Certified Business Intelligence Professional Value Proposition

Value Proposition

A value proposition is a promise of value to be delivered and a belief from the customer that value will be experienced. A value proposition can apply to an entire organization, or parts thereof, or customer accounts, or products or services.

Creating a value proposition is a part of business strategy. Kaplan and Norton say "Strategy is based on a differentiated customer value proposition. Satisfying customers is the source of sustainable value creation."

Developing a value proposition is based on a review and analysis of the benefits, costs and value that an organization can deliver to its customers, prospective customers, and other constituent groups within and outside the organization. It is also a positioning of value, where Value = Benefits - Cost (cost includes risk).

Possible BI Value Propositions

We noted earlier that “business intelligence” is a multi-dimensional tool, and different BI capabilities have different value propositions (we’ll take a closer look at the various styles of BI in a future post) :

  • reporting is used to evaluate what happened  after the fact, and to thereby trigger corrective actions if there is a material unfavorable variance from expectations;
  • ad hoc queries, user-selected queries, and OLAP are used for such activities as deeper analysis into why something happened, creating customer segments for behavioral analysis, clustering products that often sell together for marketing purposes, and decomposing enterprise performance information by business unit, product, customer, or other relevant dimension;
  • advanced analytics are sophisticated statistical and data mining techniques used to discover why something happened, particularly if simpler methods like ad hoc queries or OLAP don’t easily reveals the answers being sought;
  • predictive analytics are sophisticated statistical and analytical techniques used to forecast what is likely to happen and the likely economic results;
  • real-time analytics are intended for keeping a tighter rein on minute-by-minute performance of some key business process, e.g. sales or customer service, and/or to enhance such processes, such as by using BI to suggest book titles to a potential customer who has been looking at other titles; and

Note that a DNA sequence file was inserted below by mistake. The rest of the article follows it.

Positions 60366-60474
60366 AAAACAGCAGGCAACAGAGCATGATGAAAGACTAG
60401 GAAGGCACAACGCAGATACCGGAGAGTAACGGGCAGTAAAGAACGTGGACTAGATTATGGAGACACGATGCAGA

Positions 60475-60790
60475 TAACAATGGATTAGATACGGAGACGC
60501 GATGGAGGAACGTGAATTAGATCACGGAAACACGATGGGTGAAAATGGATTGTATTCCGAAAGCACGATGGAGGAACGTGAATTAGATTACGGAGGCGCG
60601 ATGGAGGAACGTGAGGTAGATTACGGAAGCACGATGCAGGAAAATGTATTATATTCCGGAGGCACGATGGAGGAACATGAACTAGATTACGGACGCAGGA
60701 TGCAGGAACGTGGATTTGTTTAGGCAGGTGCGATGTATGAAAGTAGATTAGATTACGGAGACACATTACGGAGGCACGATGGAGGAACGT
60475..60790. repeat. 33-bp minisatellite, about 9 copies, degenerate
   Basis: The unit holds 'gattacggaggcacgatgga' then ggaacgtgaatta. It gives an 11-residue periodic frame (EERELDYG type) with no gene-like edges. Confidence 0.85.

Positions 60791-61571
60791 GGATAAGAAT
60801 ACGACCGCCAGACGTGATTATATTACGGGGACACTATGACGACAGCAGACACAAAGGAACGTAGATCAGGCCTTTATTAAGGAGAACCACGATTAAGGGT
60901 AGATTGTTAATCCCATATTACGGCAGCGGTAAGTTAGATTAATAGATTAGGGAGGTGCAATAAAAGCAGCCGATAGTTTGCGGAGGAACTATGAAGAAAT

• performance management analytics are intended to enable strategic, tactical, and operational control over performance and to enable more cost-effective planning.

At a higher level, business intelligence and business analytics are all tools for either planning and control or enhancing the performance of an important process.  That being said, many business executives, managers, and analysts we have worked with are uncertain about the value proposition for BI, and thus they hesitate to move forward with BI initiatives as aggressively as might be to their advantage.  This problem can be overcome.

How to Clarify the BI Value Proposition

Essentially, leveraging business intelligence to create business value is about aligning application the BI capabilities described above with the core business processes of the firm so that business performance – and profitability – is improved.  The steps for doing so include:

  • conducting a BI opportunity analysis at the enterprise, functional, process, and/or program level;
  • developing a concise qualitative business case for each BI opportunity that includes explicit information about which BI capabilities will be employed for what specific business purposes;
  • obtain in-depth business feedback about the identified BI opportunities, including their assessments of the potential business impact of each opportunity and the relative priorities between opportunities; and
  • revise the business case to reflect business feedback and finalize the value propositions for future reference.

Clarifying the BI value proposition is a straightforward process that pays dividends in the form of business sponsorship and business engagement. Further, it helps move the business intelligence initiative from being an IT-driven initiative to being a business-led initiative.  This is the proper place, because while business/IT partnership is crucial to success, only business people can achieve the business process changes necessary to capture the business value of business intelligence.

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